The Buc’n’Gears were among 400 teams to compete in the F.I.R.S.T. (For Inspiration and Recognition of Science and Technology) Detroit Championship, April 25-28. Coach Chuck Priese said they had a “great weekend.”
The Grand Haven team’s record at the world championship was 8-1-0, and qualifications seeded them in sixth place on the Tesla Field. In the finals, the team went 1-2-0 before losing in the quarterfinals.
Priese said they were captains on the fifth alliance, participating with Team 2168 The Aluminum Falcons from Groton, Connecticut; Team 85 B.O.B. from Zeeland; and Team 2474 Excel from Niles.
“Our teammates did a great job, and our robots worked well together,” Priese said.
Since the world championship takes place during school days, students had the option of attending. About half of the team and some parents traveled with the team, and some students spent partial days competing.
The 2018 F.I.R.S.T. Robotics season was themed after a 1980s arcade game. Part of the “Power Up” game required robots to place “power cubes” onto a balance, which teams had to make tip in their favor.
Looking back at the season, Priese said he’s pleased at what the Grand Haven team accomplished. The Buc’n’Gears played in the finals at four events and were the alliance captains at three. The team also earned the Pit Safety Award once and the Industrial Safety Award twice.
“The team’s robot design accomplished its goals and held together for all of the events without issues,” Priese said.
The 2018 team was comprised of 21 students — seven girls and 14 boys — and was the largest ever for GHHS robotics. Ten of the 21 students were new to the team, Priese noted.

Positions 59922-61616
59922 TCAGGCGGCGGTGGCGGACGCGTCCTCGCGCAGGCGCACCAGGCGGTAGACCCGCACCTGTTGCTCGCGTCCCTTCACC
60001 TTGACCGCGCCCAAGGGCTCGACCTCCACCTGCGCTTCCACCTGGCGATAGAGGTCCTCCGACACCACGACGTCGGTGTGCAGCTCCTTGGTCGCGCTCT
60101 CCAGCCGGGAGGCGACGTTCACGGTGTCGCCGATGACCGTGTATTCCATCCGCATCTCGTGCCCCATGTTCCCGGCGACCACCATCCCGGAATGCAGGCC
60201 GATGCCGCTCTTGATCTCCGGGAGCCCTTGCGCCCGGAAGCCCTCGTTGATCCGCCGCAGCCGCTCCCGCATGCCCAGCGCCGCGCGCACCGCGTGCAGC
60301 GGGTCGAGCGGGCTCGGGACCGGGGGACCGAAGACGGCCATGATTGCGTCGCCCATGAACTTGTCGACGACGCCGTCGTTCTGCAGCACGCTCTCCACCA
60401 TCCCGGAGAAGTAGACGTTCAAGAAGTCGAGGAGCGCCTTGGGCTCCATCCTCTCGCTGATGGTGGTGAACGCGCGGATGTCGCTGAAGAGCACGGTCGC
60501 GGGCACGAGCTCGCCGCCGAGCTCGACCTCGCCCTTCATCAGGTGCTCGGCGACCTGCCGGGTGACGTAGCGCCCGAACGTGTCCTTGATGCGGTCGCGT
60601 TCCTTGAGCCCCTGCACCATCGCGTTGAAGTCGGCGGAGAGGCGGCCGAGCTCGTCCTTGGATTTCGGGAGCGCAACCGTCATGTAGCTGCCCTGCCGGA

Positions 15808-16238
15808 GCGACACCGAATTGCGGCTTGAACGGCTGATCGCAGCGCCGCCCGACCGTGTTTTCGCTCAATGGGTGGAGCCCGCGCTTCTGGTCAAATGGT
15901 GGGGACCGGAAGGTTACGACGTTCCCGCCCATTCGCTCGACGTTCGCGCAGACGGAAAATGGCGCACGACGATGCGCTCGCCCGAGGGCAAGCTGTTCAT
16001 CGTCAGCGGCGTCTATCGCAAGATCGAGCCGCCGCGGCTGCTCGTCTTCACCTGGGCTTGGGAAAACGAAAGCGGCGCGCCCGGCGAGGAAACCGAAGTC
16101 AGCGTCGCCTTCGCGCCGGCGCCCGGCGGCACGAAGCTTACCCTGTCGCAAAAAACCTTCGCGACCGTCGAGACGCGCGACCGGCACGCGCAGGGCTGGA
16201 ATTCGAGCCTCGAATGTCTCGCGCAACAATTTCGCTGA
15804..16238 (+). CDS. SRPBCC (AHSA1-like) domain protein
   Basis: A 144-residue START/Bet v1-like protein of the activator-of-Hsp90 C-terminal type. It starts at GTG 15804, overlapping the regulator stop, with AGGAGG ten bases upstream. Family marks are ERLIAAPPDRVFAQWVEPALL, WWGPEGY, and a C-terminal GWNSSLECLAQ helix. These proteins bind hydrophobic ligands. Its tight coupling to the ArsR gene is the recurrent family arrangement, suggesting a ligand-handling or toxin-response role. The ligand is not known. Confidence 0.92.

In addition to local professionals who volunteered as mentors, GHHS alumnus Ethan Jacot mentored the team while also attending college.
By participating in F.I.R.S.T. Robotics, Priese said he hopes students gain an appreciation for teamwork and S.T.E.M. (science, technology, engineering and math).
“I hope that they see how — with hard work, dedication and teamwork — you can accomplish a goal that seems overwhelming,” the coach said. “I hope students see that with cooperation and compromise they can do great things. I also hope that students see that to think of something in your mind, an idea, and then creating that thing is an amazing feeling.”
Although the team is done competing, Priese said he heard from sub-teams that they want to work on activities to help with their next season.
“We will spend time training and developing new robot technologies as well as working on team development and growth,” he said.
F.I.R.S.T. has leagues for elementary, middle and high school students. Robinson Elementary School had a F.I.R.S.T. Lego League for the first time this school year with 24 students participating.
“We hope to add more teams in the elementary and possibly see a middle school FTC (F.I.R.S.T. Tech Challenge) team start,” Priese said.